Mitosis is the complex process in which duplicated chromosomes are condensed, segregated with the help of the mitotic spindle, and packaged in to daughter cell nuclei. Mitosis occurs in five stages: prophase, prometaphase, metaphase, anaphase and telophase.

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  • News & Views |

    Assembly of the mitotic spindle requires timely separation of the centrosomes. Their movement apart is driven by the plus-end-directed kinesin Eg5. A new study demonstrates that the kinesin KIFC3 provides an opposing microtubule-based cohesive force that modulates centrosome separation and ensures accurate chromosome segregation.

    • Ciaran G. Morrison
    Nature Cell Biology 21, 1057-1059
  • News & Views |

    During mitosis, the kinetochore connects chromosomes to spindle microtubules and enables chromosome segregation. A genetic study in vertebrate cells demonstrates phosphorylation-regulated plasticity of kinetochore assembly and highlights the role of the centromere protein T in load-bearing kinetochore–microtubule attachment.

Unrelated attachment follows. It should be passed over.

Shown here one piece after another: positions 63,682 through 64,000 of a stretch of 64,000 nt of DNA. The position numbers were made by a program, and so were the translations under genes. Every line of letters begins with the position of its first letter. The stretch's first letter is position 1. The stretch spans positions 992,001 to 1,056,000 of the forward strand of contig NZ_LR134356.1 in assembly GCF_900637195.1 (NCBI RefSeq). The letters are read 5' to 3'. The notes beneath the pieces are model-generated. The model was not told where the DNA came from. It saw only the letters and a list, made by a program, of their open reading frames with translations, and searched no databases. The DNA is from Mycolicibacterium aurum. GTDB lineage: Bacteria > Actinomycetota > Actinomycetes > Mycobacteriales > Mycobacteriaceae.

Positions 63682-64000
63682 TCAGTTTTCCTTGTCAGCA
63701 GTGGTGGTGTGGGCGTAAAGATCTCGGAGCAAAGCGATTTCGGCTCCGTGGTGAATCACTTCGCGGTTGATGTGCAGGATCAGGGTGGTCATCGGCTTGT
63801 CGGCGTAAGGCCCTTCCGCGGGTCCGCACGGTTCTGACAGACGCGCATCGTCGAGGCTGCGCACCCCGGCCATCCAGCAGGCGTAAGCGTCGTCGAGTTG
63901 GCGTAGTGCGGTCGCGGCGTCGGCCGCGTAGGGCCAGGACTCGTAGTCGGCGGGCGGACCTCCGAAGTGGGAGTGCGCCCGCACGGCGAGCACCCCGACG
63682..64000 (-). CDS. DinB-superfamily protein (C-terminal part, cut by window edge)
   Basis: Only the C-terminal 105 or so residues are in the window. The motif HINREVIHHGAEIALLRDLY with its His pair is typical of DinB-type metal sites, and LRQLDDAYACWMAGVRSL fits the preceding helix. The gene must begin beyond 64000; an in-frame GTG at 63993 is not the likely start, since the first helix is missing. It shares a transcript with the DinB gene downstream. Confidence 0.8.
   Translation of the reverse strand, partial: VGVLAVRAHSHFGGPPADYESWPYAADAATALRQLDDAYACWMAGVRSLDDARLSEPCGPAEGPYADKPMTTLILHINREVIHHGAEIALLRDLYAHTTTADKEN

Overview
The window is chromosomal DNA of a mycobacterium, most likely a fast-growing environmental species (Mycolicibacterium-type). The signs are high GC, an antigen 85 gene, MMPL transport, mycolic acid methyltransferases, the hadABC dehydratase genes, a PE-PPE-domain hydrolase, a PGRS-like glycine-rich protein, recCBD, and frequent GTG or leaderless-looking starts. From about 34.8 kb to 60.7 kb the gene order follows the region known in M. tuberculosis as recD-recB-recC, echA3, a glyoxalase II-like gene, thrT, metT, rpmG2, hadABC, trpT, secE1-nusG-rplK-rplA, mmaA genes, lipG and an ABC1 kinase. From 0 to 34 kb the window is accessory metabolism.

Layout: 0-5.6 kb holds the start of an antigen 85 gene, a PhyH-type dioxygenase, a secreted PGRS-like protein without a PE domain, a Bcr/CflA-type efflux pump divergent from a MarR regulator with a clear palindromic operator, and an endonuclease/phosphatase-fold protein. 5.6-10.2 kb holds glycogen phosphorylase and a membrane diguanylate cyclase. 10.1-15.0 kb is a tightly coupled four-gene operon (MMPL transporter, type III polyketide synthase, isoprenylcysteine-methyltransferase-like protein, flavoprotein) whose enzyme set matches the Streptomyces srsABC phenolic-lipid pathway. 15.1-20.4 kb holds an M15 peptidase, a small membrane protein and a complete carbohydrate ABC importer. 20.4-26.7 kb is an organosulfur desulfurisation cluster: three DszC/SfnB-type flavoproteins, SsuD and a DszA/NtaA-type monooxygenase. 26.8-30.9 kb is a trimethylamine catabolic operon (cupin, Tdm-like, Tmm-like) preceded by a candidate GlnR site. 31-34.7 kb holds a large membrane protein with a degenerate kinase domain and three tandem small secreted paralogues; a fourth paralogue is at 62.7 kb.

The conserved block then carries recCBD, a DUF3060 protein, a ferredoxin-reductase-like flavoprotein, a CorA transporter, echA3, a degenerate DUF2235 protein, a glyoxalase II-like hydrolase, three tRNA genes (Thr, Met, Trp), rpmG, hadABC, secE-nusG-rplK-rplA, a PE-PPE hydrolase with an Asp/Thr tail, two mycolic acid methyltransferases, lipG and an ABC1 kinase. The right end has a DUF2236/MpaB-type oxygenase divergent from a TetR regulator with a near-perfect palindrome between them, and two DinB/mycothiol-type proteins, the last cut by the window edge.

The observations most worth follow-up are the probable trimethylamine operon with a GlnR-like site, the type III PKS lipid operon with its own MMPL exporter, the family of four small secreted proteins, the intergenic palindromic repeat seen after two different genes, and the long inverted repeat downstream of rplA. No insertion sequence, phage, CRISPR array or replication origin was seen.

• Yang Yang
    •  & Hongtao Yu
    Nature Cell Biology 20, 1335-1337
  • News & Views |

    Classical actin-dependent, integrin-mediated cell–matrix adhesions disassemble before mitotic rounding. Yet, to transmit positional information and facilitate daughter-cell separation, dividing cells maintain connections to the matrix. A previously unidentified class of actin-independent integrin adhesions may fulfil this task.

    • Ronen Zaidel-Bar
    Nature Cell Biology 20, 1233-1235